Wine and Food Pairing
First things first: there are no rules.
wine with meat, white with fish.” Forget “driest first, sweetest last.” These
are but advice. What matters is what delights the diner. If that is a £100
bottle of Sauternes with their game casserole, who am I to argue? If it’s dry
Cava with a cream cake that pleases your palate, go ahead; enjoy. I can
describe to you the effect a certain wine might have on the taste of a certain
food, or I can tell you what has pleased many of my guests, but I can’t tell
you with certainty what you will enjoy. So play with your matches. Use my
suggestions as a springboard, but try out other combinations and see how your palate responds.
Let’s think about how dry or sweet a wine is, and how much sugar there might be in the dish you want to serve with it. Our palate gets used to a taste experience very quickly, so a sweeter wine will make any acidity or saltiness in the food stand right out. In the same way, sweet food will make dry wine seem much sharper than savoury food will. The same is true the other way, of course: salty food like cheese or anchovies with make the fruitiness stand out in a wine; dry wines can really enhance delicate flavours like sole or interesting vegetables like your home-grown salads. Sweet flavours tend to linger in the mouth longer, and this is the reason we’re often advised to drink drier wines before sweeter ones, but I have enjoyed many meals that paired a medium-sweet German riesling with a cheese & nut salad starter. Another effect sweetness has is to turn down the heat in chillies and spices. You might want to consider a German or Alsace wine with a Thai red curry. A dry wine would enhance the heat. The choice is yours, of course - how hot do you like it?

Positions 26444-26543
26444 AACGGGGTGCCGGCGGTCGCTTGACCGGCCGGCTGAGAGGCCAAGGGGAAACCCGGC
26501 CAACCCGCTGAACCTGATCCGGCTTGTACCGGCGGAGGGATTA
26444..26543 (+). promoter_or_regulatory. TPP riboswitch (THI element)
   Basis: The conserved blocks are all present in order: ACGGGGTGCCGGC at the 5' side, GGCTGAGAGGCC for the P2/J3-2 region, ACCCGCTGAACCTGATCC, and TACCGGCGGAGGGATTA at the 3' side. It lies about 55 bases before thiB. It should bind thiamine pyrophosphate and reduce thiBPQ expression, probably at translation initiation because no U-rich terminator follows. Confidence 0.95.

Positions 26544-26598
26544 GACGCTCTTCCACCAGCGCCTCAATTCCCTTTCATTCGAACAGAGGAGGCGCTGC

Finally, and this is the hardest point to define, remember
that I have said in other blog posts and articles that serving food in courses is like telling a
story? Your wines need to be part of that story. Sometimes, it’s best that the
wines take a back seat. If you’ve got a star dish to show off, you might want
to avoid a showy wine. If the dish has lots of flavours going on (or "all the trimmings"), I’d suggest
you pair it with a fairly simple wine, so you’re not adding even more flavours.
Some wines – young reds, sparkling whites – feel innately “frivolous,” whereas
older wines and fuller bodied ones have a “seriousness” about them that might
not suit the occasion or the feel of the dish. Be bold, then, and break the
supposed rules. It’s your dinner, your stage on which to dance. Be creative and
playful, and I’d love to know what combinations you discover in the process.
|Sometimes, a beer can be the best "wine" match!
This post is adapted from an article I originally wrote for The Yorkshire Times.